November 28, 2019 / 11:49 PM / 12 days ago

Chile central bank says to sell up to $20 billion in interventions

FILE PHOTO: The emblem of the Chile's Central Bank is seen at its headquarters in Santiago, Chile March 29, 2018. REUTERS/Ivan Alvarado

SANTIAGO (Reuters) - Chile’s central bank will sell up to $20 billion in foreign currency interventions starting on Monday in a bid to stabilize the local currency, the monetary authority said in a statement on Thursday after the peso hit a new all-time low.

The intervention program is to last through May 29, 2020, the statement said. Chile’s peso plummeted to a new low for the second day in a row at market close on Thursday following more than a month of protests over inequality that turned increasingly violent again this week.

“The events that have occurred in our country in recent weeks have affected the normal functioning of the economy,” the bank’s statement said.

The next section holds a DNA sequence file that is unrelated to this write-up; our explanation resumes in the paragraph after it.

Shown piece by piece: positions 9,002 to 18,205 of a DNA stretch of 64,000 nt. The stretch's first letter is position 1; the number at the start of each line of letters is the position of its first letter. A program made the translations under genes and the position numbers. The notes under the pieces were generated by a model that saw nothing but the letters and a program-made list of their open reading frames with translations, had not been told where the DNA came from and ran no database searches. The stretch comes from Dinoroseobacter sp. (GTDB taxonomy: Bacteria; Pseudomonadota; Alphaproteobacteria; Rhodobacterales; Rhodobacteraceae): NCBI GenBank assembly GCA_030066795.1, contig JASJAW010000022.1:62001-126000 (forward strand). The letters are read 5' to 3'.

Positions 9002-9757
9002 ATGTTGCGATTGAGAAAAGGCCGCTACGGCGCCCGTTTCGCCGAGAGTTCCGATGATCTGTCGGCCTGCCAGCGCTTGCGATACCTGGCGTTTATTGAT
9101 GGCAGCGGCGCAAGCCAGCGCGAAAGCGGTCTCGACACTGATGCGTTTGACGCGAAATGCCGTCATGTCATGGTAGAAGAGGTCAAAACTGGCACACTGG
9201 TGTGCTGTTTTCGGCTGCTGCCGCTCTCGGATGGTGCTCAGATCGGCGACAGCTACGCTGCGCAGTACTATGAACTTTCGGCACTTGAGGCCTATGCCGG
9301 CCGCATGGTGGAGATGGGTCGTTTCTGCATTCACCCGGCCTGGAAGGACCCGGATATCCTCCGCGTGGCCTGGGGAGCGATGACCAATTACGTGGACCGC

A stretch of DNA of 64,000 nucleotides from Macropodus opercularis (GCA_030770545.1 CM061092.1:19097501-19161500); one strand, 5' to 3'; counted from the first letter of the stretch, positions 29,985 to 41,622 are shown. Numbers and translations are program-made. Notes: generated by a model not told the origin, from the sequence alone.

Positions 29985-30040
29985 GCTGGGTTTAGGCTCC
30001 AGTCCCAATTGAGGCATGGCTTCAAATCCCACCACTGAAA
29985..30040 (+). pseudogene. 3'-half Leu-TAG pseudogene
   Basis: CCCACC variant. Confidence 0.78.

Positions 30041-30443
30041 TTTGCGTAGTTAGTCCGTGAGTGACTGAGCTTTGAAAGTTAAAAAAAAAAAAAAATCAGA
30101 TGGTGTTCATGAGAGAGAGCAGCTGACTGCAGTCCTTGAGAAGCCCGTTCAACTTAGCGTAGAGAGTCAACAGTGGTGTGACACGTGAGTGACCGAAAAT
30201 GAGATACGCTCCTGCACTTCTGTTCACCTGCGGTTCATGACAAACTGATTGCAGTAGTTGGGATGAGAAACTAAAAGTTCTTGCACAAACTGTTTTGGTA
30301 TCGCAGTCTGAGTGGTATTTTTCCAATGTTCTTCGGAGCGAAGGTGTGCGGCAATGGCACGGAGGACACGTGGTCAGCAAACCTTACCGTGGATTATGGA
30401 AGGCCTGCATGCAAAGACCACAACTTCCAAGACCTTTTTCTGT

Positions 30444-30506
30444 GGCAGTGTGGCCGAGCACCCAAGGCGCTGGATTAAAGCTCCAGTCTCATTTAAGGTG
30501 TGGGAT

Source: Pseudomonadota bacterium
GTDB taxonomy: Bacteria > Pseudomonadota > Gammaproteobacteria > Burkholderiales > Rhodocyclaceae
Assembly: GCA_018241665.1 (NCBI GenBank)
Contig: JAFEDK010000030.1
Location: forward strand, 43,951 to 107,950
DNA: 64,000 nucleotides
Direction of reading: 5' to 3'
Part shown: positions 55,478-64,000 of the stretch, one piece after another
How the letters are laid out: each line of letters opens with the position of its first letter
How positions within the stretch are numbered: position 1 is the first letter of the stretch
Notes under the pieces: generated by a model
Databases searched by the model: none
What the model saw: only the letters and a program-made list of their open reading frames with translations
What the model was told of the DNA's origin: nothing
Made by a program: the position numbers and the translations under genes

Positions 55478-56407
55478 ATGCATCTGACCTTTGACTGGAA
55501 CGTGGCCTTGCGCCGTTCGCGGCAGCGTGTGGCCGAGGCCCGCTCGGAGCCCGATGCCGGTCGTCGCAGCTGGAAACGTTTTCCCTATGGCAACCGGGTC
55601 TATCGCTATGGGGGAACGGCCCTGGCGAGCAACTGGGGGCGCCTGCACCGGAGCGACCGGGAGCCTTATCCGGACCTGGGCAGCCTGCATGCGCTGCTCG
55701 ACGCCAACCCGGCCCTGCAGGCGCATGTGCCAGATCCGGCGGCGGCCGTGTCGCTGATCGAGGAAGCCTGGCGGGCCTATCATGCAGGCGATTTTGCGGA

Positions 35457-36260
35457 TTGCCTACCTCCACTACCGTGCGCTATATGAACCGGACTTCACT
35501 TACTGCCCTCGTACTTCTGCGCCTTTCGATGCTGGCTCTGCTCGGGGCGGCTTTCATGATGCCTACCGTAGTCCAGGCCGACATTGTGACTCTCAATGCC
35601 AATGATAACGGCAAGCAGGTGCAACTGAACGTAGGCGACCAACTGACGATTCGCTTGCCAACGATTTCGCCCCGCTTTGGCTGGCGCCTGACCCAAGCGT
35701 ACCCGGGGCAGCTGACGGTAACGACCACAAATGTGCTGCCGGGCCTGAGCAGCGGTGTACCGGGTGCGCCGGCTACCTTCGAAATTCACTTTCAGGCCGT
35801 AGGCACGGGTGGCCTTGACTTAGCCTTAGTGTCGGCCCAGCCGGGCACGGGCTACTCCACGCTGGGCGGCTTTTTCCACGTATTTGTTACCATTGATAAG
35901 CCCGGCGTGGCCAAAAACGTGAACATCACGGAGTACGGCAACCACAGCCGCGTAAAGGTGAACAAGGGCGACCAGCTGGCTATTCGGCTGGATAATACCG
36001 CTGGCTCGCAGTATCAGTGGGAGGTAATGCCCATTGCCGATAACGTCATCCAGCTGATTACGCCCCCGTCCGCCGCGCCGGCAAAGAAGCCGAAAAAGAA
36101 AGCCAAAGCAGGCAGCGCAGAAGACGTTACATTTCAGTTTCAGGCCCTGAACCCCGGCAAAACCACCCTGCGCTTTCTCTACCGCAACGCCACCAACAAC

The program will consist of a possible $10 billion in dollar sales on the spot foreign exchange market and up to another $10 billion in sales of “exchange hedging instruments”.

“This exceptional measure is consistent with our monetary policy, based on inflation targeting and exchange rate flexibility,” the statement said.

It said it would “continue to use all the tools available” to maintain the normal functioning of internal and external payments, and achieve its 3% annual inflation target.

At least 26 people have been killed, more than 13,000 have been injured and 25,000 detained amid demonstrations, looting and arson attacks on supermarkets, metro stations, hotels and churches. Tuesday night saw almost 100 arson and looting attacks and clashes with police around the country.

The bank was expected to slash its benchmark interest rate to 1.5% in December, according to a monthly poll of analysts published on Nov. 12, as ongoing unrest and sputtering growth plague the copper-producing South American nation.

Analysts said they expected consumer prices to remain unchanged in November, but rise slightly by 0.1% in December, with annual inflation expected at 2.7% percent, just below the bank’s target.

Reporting by Fabian Cambero; writing by Hugh Bronstein; Editing by Sandra Maler

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